03 Jun Your Mind and the Crisis
The last thought we may have in the midst of a crisis is how we are likely to be thinking about it. What if we were able to develop that ability? Would we negotiate the situation more effectively, if not more realistically. Taking more effective action earlier, controlling what we can and accepting what we cannot.
We are naturally inclined once we have labelled something as a threat to seek information that has confirmed our initial assumption and reject anything to the contrary. We then make inferences, mostly negative, about the information we gather and the body supports the feeling with an equivalent somatic response. We feel what we have begun to think, confirming a future that is bleak. Change will not be for the better and we become transfixed by the picture we have created in our minds. We forget that to evolve as a civilisation we have often depended on the fact that we have the ability to endure so much.
The mind is interested in the “threat” you have identified and focuses on protecting you from it. The confusing thing for most people is how far this definition extends and that it fails to discriminate between what is real and what is perceived. It is triggered into action
exaggerating past, present or future events. In doing so it asks the body to join its enterprise, generating a chemistry that creates a fusion between the two. Now you are convinced that whatever it is telling you is absolutely true.
The great thing about the information available today that gives us this deeper insight into the mind and its effects is that we can develop an objectivity in those challenging situations to see how it seeks to help, when it actually is not.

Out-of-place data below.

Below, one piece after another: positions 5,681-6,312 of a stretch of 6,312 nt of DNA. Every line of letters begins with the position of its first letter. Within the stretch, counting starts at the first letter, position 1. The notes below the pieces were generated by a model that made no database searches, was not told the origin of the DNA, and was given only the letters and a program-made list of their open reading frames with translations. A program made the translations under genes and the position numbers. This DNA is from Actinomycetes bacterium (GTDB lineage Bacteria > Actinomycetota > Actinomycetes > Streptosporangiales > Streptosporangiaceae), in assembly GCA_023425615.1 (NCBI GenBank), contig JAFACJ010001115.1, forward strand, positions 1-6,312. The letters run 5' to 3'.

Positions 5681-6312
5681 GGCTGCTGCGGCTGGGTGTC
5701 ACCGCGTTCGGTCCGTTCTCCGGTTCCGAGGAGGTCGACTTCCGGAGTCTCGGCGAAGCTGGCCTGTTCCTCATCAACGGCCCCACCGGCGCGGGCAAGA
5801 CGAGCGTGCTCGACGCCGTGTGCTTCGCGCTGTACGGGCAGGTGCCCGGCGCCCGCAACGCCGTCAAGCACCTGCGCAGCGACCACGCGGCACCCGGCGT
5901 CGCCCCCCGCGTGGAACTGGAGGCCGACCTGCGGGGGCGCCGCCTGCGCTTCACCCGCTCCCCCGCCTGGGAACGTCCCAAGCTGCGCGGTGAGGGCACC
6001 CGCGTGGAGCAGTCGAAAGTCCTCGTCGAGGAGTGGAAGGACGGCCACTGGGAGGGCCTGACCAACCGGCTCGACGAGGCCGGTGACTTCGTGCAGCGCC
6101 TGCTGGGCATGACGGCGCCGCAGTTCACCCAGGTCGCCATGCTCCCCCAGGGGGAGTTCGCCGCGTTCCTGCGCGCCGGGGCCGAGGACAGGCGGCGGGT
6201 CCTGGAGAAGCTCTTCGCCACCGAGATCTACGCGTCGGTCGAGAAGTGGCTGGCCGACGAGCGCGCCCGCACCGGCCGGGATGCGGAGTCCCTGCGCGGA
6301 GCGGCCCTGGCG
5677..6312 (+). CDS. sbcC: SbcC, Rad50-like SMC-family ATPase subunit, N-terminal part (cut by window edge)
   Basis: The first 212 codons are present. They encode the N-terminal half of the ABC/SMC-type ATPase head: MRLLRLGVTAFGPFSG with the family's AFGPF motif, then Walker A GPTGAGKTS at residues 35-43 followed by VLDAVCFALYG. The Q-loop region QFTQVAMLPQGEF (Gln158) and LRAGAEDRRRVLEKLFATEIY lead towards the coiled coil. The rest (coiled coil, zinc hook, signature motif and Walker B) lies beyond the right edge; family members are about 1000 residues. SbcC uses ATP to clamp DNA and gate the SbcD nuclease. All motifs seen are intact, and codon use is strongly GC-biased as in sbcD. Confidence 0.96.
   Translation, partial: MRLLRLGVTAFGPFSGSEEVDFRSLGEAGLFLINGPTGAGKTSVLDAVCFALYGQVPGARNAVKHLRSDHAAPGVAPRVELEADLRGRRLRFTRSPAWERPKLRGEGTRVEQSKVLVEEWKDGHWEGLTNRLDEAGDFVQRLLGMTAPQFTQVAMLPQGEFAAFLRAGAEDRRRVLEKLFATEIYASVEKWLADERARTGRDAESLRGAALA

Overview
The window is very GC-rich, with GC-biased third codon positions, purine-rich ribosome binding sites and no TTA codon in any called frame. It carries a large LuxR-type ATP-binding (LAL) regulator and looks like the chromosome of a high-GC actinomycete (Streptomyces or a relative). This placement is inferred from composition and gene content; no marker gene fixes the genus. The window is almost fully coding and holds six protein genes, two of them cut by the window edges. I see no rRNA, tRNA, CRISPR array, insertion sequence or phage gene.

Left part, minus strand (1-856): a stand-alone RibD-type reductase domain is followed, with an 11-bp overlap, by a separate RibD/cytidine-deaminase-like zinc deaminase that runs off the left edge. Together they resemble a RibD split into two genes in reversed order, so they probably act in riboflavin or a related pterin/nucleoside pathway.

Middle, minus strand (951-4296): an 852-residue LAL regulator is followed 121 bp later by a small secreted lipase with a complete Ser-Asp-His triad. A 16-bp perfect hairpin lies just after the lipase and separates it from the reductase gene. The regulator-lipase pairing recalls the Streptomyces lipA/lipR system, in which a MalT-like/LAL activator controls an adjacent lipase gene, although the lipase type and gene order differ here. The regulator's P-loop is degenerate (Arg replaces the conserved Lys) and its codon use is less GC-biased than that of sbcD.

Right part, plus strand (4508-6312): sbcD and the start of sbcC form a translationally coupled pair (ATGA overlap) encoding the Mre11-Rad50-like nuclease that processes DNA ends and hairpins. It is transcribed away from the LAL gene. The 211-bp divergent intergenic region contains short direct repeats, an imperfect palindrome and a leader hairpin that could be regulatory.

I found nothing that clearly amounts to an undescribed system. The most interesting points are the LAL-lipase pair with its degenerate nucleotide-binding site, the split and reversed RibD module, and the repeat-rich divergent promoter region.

No one benefits from seeing something that they have labelled as a crisis in an even more negative way. This is in no way meant to detract from the severity of personal experience. It isn’t that you are wrong to feel the way you do or that you are not entitled to feel. That is not the objective we are concerned with. Understanding the components which create the severity, is the benefit we seek to gain. It gives us the power to influence our responses in the most challenging situations.
Albert Ellis the psychotherapist, spoke of the 100 people model. If there are a hundred people faced with a difficult situation, would they all think and feel the same way? If some were able to think differently, what would they need to believe? We individually face many difficulties as we progress through life. Some we clearly negotiate better than others despite the fact that they may be comparably more challenging. We can at times naturally access thinking options . Doing so more consistently, will take our understanding of EQ to another level. This is fast becoming the area where individual and organisational potential really lies, redefining personal growth.
Veronica Tugaleva the award winning author and poet observed this when she said that “personal growth occurs in the throws of conflict-when you are angry, afraid, frustrated. It happens when you are doing the same old thing and you suddenly realise that you have a choice”.
What we refer to as “thinking alternatives”, and the associated personal development extends beyond dealing with “crisis situations” . As part of the toolkit we develop for life, we learn that experience is no longer defined as circumstances we respond to, it is something we have the ability to adapt.